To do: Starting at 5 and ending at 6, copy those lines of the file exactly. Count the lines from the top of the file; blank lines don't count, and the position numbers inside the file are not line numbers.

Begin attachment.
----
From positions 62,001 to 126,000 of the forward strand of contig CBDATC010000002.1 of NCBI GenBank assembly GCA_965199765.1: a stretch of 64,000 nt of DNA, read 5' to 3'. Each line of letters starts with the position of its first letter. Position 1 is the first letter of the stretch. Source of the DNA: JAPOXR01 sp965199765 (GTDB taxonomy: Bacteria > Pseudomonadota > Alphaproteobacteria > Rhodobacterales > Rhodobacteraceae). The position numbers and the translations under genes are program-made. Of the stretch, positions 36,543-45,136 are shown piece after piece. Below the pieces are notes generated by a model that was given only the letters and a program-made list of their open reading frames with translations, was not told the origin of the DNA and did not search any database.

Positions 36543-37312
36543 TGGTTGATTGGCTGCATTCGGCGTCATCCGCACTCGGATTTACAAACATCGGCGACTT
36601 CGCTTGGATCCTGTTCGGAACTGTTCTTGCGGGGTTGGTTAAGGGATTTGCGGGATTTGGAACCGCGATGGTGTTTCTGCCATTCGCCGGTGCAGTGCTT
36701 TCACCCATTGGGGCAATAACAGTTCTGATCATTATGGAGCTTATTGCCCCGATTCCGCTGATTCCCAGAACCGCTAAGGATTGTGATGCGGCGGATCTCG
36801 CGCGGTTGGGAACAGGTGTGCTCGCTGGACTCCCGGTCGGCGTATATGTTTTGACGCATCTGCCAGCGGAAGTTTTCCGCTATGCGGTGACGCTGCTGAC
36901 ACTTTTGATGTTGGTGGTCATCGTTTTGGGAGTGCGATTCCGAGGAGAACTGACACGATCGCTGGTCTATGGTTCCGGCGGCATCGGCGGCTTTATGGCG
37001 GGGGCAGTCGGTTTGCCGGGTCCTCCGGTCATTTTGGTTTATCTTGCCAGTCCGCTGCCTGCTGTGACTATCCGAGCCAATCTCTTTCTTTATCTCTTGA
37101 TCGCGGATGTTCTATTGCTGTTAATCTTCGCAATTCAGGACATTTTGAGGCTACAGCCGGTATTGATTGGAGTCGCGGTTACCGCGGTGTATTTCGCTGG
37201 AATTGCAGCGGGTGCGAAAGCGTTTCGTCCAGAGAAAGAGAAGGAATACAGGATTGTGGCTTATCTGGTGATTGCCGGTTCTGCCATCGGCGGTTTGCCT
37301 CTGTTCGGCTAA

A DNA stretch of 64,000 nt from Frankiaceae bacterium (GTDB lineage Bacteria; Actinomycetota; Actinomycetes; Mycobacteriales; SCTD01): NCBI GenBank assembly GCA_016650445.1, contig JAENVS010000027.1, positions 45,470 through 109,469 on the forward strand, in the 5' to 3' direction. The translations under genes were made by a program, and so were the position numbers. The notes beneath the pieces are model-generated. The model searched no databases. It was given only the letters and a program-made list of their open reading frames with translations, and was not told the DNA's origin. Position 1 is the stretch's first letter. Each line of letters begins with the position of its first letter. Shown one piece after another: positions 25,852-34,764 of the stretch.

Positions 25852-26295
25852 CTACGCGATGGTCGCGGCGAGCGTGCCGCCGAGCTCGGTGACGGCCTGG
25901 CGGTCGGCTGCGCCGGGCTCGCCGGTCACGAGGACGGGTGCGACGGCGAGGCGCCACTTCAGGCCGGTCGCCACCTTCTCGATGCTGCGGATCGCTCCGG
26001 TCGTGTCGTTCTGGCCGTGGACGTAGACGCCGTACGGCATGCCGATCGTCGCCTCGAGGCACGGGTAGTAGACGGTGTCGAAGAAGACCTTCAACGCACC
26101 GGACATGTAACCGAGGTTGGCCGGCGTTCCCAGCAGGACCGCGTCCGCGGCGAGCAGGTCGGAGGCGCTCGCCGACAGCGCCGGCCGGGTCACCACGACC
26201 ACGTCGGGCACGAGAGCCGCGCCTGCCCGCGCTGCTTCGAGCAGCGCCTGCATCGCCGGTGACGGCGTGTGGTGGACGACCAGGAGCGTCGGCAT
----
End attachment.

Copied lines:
36701 TCACCCATTGGGGCAATAACAGTTCTGATCATTATGGAGCTTATTGCCCCGATTCCGCTGATTCCCAGAACCGCTAAGGATTGTGATGCGGCGGATCTCG
36801 CGCGGTTGGGAACAGGTGTGCTCGCTGGACTCCCGGTCGGCGTATATGTTTTGACGCATCTGCCAGCGGAAGTTTTCCGCTATGCGGTGACGCTGCTGAC